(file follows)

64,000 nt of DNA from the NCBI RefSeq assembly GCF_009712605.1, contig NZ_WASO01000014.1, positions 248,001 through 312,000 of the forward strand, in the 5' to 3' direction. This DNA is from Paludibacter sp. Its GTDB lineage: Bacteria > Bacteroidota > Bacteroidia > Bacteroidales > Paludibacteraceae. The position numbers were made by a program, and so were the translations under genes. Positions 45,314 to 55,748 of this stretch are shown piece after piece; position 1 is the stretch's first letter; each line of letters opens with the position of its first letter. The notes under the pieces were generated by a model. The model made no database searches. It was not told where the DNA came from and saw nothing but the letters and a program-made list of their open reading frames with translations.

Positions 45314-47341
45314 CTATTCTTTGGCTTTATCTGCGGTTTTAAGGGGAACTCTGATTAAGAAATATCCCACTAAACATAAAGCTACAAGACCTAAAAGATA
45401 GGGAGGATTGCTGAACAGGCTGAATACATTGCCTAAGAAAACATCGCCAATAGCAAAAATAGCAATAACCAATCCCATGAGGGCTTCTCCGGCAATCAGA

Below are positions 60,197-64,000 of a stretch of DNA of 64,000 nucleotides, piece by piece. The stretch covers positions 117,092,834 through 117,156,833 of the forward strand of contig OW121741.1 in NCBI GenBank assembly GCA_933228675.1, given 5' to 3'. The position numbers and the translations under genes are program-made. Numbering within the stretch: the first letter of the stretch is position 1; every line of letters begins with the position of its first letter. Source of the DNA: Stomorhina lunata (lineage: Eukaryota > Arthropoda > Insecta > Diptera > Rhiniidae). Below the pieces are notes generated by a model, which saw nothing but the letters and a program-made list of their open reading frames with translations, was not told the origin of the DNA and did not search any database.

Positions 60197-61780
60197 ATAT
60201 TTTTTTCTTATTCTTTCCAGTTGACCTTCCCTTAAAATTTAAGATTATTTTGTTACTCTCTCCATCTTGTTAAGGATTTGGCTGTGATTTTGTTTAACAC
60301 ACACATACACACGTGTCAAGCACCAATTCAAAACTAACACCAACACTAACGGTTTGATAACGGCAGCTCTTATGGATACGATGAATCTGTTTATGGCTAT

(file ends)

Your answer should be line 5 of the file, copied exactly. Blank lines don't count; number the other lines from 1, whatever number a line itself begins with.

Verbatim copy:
Below are positions 60,197-64,000 of a stretch of DNA of 64,000 nucleotides, piece by piece. The stretch covers positions 117,092,834 through 117,156,833 of the forward strand of contig OW121741.1 in NCBI GenBank assembly GCA_933228675.1, given 5' to 3'. The position numbers and the translations under genes are program-made. Numbering within the stretch: the first letter of the stretch is position 1; every line of letters begins with the position of its first letter. Source of the DNA: Stomorhina lunata (lineage: Eukaryota > Arthropoda > Insecta > Diptera > Rhiniidae). Below the pieces are notes generated by a model, which saw nothing but the letters and a program-made list of their open reading frames with translations, was not told the origin of the DNA and did not search any database.